The statistics make grim reading. Estimates obtained by Building suggest that the sector will have a shortfall of about 16,000 by the time the European Working Time Directive is implemented in March 2005. And at that point, things will get much worse because the average time drivers can work a week will be cut from 68 hours to 48.
The looming crisis is already hurting materials suppliers. Two manufacturers, H+H Celcon and Marley Building Materials, have experienced problems in the past two months. Geoff Lampard, distribution director at Marley, reckons that the shortage began to grip the industry from the middle of March. His firm has had supplies waiting for as long as five days before a lorry could be found to take them to site.
"There's frustration that you have the product in the yard and a customer for it, but you can only offer a delivery time of four to five days," says Lampard. "The flexibility of delivering quickly has gone." He stresses that these delays have yet to affect build times – "there's two to three days worth of stock on site" – but there are doubts about what will happen if the shortage of drivers worsens. "We're all waking up to this late," he says.
Celcon, which operates largely in the housing sectors, has spent the past month frantically trying to ensure that deliveries are made on time by signing up spare drivers. The firm, which outsources some of its road haulage to RDL Distribution, is on the lookout for workers who are finishing contracts in other sectors. Celcon is trying to cope with steeply rising demand for its products in the first three months of the year, and has instructed its sales force to keep their eyes peeled for truckers. One quickwitted staff member recently heard of a driver whose deal delivering frozen chickens was ending, and signed him up. RDL general manager Andy Pennell, who described demand in the construction sector in April as "absolutely ballistic", says that the labour shortage is restricting supply. "All industries are competing for the same resources in terms of lorries and drivers. There's a definite squeeze at the moment," he says.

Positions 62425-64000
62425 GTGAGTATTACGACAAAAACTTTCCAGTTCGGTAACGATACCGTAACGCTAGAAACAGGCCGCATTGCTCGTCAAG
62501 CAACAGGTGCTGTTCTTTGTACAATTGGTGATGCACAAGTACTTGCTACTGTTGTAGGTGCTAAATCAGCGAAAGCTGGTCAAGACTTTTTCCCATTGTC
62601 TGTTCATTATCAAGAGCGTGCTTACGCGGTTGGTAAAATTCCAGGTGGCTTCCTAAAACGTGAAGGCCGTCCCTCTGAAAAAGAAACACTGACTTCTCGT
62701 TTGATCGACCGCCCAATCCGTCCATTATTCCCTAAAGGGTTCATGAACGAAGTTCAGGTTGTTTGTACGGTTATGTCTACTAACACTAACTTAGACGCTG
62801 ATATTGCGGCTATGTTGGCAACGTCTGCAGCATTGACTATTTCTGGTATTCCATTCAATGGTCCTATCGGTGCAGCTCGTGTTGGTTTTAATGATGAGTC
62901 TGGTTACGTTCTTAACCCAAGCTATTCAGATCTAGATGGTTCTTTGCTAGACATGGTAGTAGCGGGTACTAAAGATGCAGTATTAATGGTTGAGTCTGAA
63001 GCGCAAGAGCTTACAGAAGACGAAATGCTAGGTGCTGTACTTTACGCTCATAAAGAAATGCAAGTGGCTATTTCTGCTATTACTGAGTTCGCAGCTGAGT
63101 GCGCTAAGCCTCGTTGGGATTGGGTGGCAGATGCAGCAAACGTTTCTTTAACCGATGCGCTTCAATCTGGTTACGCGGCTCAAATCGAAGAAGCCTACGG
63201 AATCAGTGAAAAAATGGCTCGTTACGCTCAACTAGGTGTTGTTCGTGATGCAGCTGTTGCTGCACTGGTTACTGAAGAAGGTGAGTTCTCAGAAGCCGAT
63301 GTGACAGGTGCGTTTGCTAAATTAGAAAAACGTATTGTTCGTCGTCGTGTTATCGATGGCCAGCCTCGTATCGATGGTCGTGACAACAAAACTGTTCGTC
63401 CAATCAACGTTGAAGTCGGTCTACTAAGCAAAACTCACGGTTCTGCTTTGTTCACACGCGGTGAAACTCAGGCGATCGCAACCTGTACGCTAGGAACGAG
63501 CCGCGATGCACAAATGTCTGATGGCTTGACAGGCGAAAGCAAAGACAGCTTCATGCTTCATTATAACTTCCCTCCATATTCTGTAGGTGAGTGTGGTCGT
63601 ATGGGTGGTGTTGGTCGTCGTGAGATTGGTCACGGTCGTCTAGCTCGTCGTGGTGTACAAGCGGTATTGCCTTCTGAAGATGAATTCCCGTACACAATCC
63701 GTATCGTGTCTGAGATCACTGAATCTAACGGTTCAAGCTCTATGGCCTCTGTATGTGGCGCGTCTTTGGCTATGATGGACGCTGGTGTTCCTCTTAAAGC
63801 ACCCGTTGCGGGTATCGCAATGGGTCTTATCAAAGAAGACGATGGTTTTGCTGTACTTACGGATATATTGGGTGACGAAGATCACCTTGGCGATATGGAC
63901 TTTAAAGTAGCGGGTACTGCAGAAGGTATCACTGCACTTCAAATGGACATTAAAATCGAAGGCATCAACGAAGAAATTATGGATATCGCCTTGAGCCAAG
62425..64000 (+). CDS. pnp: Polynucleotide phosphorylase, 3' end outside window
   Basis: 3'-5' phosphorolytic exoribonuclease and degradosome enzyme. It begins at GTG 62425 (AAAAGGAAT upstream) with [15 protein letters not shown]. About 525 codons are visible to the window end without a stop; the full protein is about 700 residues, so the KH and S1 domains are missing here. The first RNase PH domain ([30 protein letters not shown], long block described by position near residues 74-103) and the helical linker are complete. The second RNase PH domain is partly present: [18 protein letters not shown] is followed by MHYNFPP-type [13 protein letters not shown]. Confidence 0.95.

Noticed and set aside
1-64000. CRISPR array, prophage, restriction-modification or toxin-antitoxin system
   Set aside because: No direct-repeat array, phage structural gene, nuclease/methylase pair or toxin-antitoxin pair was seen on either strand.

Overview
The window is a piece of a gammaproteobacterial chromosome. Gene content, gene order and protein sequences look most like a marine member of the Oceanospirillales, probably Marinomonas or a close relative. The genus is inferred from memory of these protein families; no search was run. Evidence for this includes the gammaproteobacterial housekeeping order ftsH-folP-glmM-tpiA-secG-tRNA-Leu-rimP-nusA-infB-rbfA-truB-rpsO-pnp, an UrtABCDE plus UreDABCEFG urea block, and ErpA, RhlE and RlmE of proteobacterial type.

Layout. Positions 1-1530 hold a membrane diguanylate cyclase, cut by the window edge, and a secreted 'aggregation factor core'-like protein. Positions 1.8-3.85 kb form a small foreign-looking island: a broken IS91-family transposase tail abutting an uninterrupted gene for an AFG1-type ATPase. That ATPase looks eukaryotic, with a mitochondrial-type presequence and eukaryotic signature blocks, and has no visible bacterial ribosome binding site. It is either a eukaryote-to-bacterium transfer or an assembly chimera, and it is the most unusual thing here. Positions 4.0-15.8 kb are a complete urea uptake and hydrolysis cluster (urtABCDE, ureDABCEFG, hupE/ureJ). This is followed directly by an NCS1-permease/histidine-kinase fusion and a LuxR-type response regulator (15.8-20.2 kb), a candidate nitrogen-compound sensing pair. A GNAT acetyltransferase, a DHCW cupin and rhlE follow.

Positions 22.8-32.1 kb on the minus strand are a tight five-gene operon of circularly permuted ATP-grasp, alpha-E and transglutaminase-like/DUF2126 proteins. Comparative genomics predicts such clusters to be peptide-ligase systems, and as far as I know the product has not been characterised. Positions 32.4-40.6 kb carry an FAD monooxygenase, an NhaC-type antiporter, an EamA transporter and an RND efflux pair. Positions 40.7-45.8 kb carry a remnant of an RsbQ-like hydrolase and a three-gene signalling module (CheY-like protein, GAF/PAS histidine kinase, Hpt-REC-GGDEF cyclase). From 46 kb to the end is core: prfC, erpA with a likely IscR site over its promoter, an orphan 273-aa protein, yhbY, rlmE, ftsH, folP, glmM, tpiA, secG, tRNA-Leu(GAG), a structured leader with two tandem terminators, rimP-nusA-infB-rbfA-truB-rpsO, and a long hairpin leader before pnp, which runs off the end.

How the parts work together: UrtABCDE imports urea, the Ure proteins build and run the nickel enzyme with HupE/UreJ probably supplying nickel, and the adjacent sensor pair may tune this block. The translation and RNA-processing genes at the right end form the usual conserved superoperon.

The concern has filtered through to trade associations, including the Construction Products Association and the Quarry Products Association. The CPA has started to collate the experiences and opinions of its members. The QPA has come up with a more specific estimate for the cost of the Working Time Directive to construction (see "Crisis costs"). Jerry McLaughlin, the QPA's economist, says the association's research has drawn up a disturbing picture: "There is an issue regardless of the directive – that only adds to a problem that exists anyway."
McLaughlin reckons that there is a particular problem for drivers working in construction, as most of the 80,000 drivers in the road haulage sector are self-employed. Conditions for self-employed truckers compare unfavourably with those enjoyed by larger operators such as Eddie Stobart and Wincanton Logistics. "The reality is it's a pretty hard life. When you are part of a larger fleet there are perhaps longer journeys, a clearer pattern of work and more comfortable working environments, such as air-conditioned cabs." The nature of the journeys in construction – largely restricted to the UK and dropping off in city-centre sites – also lessens the sector's appeal.
His view is backed by Gary Sullivan, director at logistics specialist Wilson James and a former trucker himself. Sullivan describes the environment for lorry drivers delivering to construction sites as "tough" – with some understatement. "You are dealing with gangers and foremen in construction, who are quite demanding and robust in dealing with truck drivers. If you can't stick up for yourself you get walked over." Perhaps as a result of his personal experiences, Sullivan says his firm prides itself on how it treats its drivers. "We get on with them great," he enthuses. "We treat them with respect – even down to gimmicks like giving them choc ices on hot summer days."
It seems the image of the trucker is about as poor as that of the construction worker. In fact, the two trades have many similarities – an ageing white male workforce, mostly self-employed, poor working conditions, lack of industry training and the constant struggle to comply with regulations. "The perception is that lorry drivers are people who can't do any better for themselves, so they end up driving a lorry," says Marley's Lampard.
The image of the tattoo-covered, greasy-food-eating Pirelli calendar fan seems to have stuck. But as Ruth Pott, head of employment at the Road Haulage Association, argues, modern technology means you no longer need bulging muscles to drive a lorry. And new initiatives instigated by bodies such as the Freight Transport Association are trying to make the profession more appealing to younger school leavers. But it seems the haulage industry is struggling along an uphill gradient.
The outlook is ominous. Brian Rogan, contracts manager at steelwork contractor Cleveland Bridge, foresees trouble ahead. His firm, which uses outside haulage firms, has not yet been hit by the driver shortage but he is fully aware of the problem. "At the moment you can see the smoke. Somewhere down the line we will see the fire."